This week on the IoT For All Podcast, WiredScore Founder and CEO Arie Barendrecht joins us to talk about the smart building space and what we can expect to see from the commercial and residential buildings of the future. Arie starts us off by sharing a quick history on smart building certification and the challenges that WiredScore was founded to solve, beginning with a pretty consumer-focused need for visibility into building capabilities for things like connectivity. Arie also shares his definition of what a smart building actually is and how he expects that definition to change as technology and demand evolves; he speaks to his experience in the space and how he’s seen the smart building landscape change; and, finally, Arie shares what incentives he sees really pushing the market at large toward smart building adoption.

Arie Barendrecht is the Founder and CEO of WiredScore, a platform that has been evaluating internet connectivity in office buildings and multifamily real estate to help tenants since 2013. He is passionate about making it easier for people to access the internet. At WiredScore, Arie helps building owners to improve leasing by giving prospective tenants a detailed snapshot of available connectivity and ensuring that tenants of all shapes and sizes can find the best buildings to meet their tech needs.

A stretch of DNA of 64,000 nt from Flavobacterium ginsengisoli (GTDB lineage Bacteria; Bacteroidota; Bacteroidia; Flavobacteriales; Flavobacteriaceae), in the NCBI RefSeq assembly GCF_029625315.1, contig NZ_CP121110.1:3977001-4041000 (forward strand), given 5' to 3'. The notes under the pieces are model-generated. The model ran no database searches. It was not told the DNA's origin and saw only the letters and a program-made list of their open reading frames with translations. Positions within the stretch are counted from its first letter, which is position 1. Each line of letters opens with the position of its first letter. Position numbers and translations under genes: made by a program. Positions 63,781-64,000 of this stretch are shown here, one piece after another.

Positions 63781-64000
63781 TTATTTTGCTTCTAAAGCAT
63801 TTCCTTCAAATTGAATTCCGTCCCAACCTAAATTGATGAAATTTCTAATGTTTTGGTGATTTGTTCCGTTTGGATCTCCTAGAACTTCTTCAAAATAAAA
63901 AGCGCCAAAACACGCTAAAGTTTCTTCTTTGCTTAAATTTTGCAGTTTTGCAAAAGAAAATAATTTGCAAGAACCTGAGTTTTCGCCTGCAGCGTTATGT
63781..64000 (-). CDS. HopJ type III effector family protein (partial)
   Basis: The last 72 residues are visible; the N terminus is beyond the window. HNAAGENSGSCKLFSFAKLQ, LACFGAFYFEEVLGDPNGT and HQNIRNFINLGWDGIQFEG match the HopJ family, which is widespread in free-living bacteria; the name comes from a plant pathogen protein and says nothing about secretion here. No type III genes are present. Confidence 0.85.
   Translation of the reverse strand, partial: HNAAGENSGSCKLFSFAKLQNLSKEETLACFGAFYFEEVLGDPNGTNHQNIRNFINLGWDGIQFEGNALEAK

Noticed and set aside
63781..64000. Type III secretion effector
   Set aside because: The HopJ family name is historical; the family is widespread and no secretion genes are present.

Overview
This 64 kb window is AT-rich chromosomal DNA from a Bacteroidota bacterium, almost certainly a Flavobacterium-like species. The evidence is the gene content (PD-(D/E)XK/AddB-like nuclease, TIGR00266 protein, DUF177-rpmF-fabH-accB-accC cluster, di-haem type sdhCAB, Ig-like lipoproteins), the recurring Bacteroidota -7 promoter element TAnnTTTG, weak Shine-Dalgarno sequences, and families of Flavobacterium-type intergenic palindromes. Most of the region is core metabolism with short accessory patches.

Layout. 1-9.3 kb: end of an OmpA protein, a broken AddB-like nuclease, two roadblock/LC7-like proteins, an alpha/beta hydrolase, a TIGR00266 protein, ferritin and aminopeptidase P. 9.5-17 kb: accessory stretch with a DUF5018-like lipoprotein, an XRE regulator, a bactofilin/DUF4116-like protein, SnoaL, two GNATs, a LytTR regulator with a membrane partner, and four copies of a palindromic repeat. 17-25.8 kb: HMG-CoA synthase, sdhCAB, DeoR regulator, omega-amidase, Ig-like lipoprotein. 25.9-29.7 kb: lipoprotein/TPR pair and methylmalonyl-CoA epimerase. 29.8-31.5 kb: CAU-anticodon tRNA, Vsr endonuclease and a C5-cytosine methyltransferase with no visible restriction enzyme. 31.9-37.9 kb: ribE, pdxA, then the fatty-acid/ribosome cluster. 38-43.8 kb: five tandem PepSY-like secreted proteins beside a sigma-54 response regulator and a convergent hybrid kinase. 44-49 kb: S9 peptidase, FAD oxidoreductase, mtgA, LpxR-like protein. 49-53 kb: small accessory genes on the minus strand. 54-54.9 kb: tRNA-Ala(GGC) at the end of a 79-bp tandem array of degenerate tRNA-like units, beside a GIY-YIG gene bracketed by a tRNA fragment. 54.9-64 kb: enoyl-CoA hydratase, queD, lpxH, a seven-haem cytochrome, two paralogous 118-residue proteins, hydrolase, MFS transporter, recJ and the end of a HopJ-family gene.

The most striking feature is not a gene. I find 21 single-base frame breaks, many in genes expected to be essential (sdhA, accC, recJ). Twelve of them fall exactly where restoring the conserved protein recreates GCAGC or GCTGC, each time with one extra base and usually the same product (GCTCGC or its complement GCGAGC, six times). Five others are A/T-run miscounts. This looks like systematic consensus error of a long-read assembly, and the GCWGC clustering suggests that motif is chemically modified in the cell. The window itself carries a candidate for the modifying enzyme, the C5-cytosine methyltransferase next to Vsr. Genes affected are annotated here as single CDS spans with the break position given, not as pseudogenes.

Interested in connecting with Arie? Reach out to him on Linkedin!

About WiredScore: WiredScore is the organization behind the WiredScore and SmartScore certifications: the internationally recognized digital connectivity and smart building rating systems for real estate, helping landlords design and promote buildings with powerful digital connectivity and smart capabilities.

Key Questions and Topics from this Episode:

(01:00) Introduction to Arie

(01:56) Introduction to WiredScore and what is the SmartScore Certification?

(08:10) What does the landscape for this vertical look like?

(12:32) What is a smart building? Do you differentiate between a smart building and a connected building?

(15:47) How can a building be future-proofed? What does the office of tomorrow look like?

(18:23) How do you gauge the security level of a building?

(22:41) What connectivity issues has the pandemic exposed? How has that affected business for you?

(28:04) What kind of challenges have you seen companies encounter while trying to develop and attain their smart building goals?


– You are listening to the IoT For All Media Network.

– [Ryan] Hello everyone and welcome to another episode of the IoT For All podcast on the IoT For All Media Network. I’m your host, Ryan Chacon one of the co-creators of IoT For All. Now, before we jump into this episode, please don’t forget to subscribe on your favorite podcast platform or join our newsletter at to catch all the newest episodes as soon as they come out. Before we get started if any of you out there are looking to enter the fast growing and profitable IoT market, but don’t know where to start, check out our sponsor Leverege’s IoT solutions development platform, which provides everything you need to create turnkey IoT products that you can white label and resell under your own brand. To learn more, go to that’s So without further ado, please enjoy this episode of the IoT For All podcast. Welcome Arie to the IoT For All show. How are things going on your end?